Chinese education shares dive again in Hong Kong on policy uncertainty
Shares of mainland educational companies fell again after yesterday’s rebound because of growing uncertainty over a rapidly growing sector that may face tightened regulatory oversight.
China’s Ministry of Justice last week said it was seeking consultation from the public over banning the expansion of companies in the non-profit school sector through mergers and acquisitions, by additions to franchise chains or by partnerships in management.
The rules, if implemented, aim to clarify the distinction between profit-making schools and non-profit schools, analysts said. Previously, some firms operating non-profit schools were able to find ways to enjoy land tax benefits and ultimately generate profits.
“Investors were previously attracted to Chinese education stocks for their strong growth and income streams,” said Alvin Cheung, associate director at Prudential Brokerage. “But China does not want the education sector to become the main engine for making profits. So the stocks are falling from expensive valuations given the uncertain future.”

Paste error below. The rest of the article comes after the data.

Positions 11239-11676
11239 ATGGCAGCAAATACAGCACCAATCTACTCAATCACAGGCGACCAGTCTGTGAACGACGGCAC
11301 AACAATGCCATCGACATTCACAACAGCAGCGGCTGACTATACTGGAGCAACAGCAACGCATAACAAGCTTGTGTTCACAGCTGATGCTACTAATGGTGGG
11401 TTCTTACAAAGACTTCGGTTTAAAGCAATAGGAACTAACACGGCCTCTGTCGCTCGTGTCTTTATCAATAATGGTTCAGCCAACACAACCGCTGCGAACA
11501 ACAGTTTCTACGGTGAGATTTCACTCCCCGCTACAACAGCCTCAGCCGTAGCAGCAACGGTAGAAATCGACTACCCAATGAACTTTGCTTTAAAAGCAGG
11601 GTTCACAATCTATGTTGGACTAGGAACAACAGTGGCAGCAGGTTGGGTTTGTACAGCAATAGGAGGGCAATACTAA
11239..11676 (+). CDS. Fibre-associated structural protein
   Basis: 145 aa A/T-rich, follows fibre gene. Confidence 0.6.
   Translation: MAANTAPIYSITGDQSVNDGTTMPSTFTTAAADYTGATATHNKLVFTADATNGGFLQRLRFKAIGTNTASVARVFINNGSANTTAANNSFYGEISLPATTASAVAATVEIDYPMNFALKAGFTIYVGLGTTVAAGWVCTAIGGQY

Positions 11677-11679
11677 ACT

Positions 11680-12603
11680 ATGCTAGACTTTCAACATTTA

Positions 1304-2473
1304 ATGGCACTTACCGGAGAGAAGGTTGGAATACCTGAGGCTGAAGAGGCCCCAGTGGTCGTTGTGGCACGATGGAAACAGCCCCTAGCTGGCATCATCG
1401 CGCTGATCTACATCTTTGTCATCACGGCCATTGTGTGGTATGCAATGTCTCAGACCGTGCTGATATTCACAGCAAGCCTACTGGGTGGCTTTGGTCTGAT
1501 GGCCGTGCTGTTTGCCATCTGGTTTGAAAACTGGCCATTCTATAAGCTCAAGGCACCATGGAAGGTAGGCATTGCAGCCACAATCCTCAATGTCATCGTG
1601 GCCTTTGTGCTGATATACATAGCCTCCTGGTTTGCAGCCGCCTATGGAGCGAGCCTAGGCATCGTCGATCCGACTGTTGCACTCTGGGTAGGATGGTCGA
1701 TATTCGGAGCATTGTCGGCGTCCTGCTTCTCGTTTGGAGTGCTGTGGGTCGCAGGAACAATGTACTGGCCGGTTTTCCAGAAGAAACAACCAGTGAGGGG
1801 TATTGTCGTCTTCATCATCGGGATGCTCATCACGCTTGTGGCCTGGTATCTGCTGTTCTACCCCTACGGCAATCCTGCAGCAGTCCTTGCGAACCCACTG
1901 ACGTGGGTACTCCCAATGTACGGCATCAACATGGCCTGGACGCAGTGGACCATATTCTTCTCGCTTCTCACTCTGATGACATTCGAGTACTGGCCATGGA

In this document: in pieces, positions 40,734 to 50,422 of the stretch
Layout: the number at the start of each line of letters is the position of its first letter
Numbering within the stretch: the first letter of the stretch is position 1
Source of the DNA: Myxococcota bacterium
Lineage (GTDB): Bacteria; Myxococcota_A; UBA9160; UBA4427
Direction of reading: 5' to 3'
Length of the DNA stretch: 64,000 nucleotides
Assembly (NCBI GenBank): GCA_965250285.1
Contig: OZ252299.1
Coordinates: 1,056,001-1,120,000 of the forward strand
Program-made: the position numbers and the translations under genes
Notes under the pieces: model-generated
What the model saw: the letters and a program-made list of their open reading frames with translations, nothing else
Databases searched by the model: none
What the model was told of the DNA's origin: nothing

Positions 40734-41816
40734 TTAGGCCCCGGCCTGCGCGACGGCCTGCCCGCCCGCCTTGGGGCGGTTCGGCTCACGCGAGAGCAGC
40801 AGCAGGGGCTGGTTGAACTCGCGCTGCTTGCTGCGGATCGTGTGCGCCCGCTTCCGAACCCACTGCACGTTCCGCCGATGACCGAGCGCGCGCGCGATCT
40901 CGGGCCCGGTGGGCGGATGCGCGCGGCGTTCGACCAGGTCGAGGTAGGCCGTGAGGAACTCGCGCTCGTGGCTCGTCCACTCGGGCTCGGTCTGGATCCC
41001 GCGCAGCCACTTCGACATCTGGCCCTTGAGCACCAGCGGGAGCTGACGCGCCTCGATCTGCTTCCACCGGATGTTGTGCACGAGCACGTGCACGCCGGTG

Wisdom Education International Holdings, the largest private education group in southern China, slumped 8.4 per cent to HK$4.38, even though two major shareholders further bought shares in the company at prices above the market.
China Maple Leaf Educational Systems dropped 14.5 per cent to HK$4.0, China Yuhua Education declined 14.6 per cent to HK$3.17 and Tianli Education International Holdings slid 17.7 per cent to HK$1.67. China Education Group Holdings was down 6.2 per cent to HK$9.32 and China Xinhua Education was lower by 4 per cent to HK$2.63.
Li Suwen, CEO of Wisdom Education, bought 500,000 shares on August 14 at an average purchase price of about HK$4.7 per share, while Ng Cheuk Him, chief financial officer and company secretary, bought 480,000 shares on August 13 and 14 at an average purchase price of about HK$4.88 per share, according to a filing on the stock exchange.
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Li’s shareholding interest in the company increased to 27.9 per cent of the total issued share capital after the share purchase. Li, who acts in concert with chairman Liu Xuebin, will own a combined 1.5 billion shares, or about 73.5 per cent of the total issued share capital.
Wisdom Education said earlier this week that the amendments were only in draft form, and could be subjected to further revisions. It was still premature to assess the impact, if any, according to the provisions as contemplated in the draft.
“The company currently does not expect that the draft amendments will have any material negative impact on the group based on its preliminary assessment,” Liu said in a statement in a stock exchange filing.